A Skinful of Shadows by Frances Hardynge reviewed by Philip Womack
Perhaps in response to the Puritan elements in the story, Hardinge’s language in this novel is less elaborate than it has been, resulting in a cleaner, sharper diction. There are many wonderful moments that have the unmistakable Hardinge tang. Makepeace accidentally absorbs the ghost of a bear, symbolising both the uncontrollable id that she must subdue and the violence threatening to tear apart the country in “surprising zigzags”. She develops a deep rapport with her beastly fellow traveller, but often it’s “like reasoning with a thundercloud”.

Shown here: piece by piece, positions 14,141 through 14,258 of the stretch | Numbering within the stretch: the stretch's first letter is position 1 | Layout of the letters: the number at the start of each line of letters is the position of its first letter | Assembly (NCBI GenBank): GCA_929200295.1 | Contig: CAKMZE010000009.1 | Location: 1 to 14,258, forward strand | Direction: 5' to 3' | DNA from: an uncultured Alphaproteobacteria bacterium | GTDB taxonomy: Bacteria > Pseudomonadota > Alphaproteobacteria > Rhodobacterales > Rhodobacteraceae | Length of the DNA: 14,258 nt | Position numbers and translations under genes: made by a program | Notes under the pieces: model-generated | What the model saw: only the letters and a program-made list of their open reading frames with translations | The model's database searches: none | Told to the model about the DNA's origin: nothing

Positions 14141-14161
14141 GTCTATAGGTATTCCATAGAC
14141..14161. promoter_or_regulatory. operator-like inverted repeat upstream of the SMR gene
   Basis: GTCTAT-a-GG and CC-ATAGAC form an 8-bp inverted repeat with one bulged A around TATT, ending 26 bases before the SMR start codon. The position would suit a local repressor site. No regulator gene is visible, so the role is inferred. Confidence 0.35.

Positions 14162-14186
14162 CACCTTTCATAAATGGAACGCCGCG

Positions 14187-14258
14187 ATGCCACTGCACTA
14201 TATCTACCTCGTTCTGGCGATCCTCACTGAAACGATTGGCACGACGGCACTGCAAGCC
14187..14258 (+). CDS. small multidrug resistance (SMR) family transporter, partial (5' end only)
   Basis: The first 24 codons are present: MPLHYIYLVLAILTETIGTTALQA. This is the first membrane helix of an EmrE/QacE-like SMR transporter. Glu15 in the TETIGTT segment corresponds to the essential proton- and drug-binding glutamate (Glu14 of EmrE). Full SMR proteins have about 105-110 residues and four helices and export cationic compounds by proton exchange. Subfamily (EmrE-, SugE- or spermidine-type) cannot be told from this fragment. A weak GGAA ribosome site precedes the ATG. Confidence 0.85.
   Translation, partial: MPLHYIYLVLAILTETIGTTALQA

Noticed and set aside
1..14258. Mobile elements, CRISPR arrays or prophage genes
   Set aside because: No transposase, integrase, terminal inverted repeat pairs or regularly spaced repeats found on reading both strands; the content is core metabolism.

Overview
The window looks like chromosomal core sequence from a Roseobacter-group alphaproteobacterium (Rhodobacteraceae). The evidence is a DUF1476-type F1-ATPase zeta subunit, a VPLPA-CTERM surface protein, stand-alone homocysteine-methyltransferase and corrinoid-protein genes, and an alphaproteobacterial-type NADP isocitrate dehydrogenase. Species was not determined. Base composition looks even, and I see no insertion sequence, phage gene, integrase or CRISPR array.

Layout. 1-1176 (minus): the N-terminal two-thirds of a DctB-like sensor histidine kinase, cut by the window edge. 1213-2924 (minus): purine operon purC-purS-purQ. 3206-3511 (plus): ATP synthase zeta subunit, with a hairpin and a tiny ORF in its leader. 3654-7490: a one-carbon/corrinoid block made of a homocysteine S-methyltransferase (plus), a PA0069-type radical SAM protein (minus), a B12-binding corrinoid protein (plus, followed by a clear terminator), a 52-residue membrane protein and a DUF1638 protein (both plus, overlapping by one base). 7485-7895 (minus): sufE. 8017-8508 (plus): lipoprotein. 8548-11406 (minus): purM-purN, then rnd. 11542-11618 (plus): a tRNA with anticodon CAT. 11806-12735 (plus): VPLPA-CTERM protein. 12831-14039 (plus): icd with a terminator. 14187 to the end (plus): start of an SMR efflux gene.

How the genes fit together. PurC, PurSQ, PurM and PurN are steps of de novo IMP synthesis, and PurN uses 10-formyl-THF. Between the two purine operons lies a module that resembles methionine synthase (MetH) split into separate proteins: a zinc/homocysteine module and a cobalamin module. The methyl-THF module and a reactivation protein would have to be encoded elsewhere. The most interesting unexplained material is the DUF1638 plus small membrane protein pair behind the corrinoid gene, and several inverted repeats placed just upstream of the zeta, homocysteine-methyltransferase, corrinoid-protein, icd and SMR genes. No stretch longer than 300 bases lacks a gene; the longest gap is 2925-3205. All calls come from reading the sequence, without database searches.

The pull of the story is towards subversion, and Makepeace ends by reappropriating her inherited gifts, and using them not to provide a vessel for antiquated mores, but to succour the weak and the dispossessed. This is a wonderful, resonant narrative whose subtlety and insight will challenge, entertain and enchant.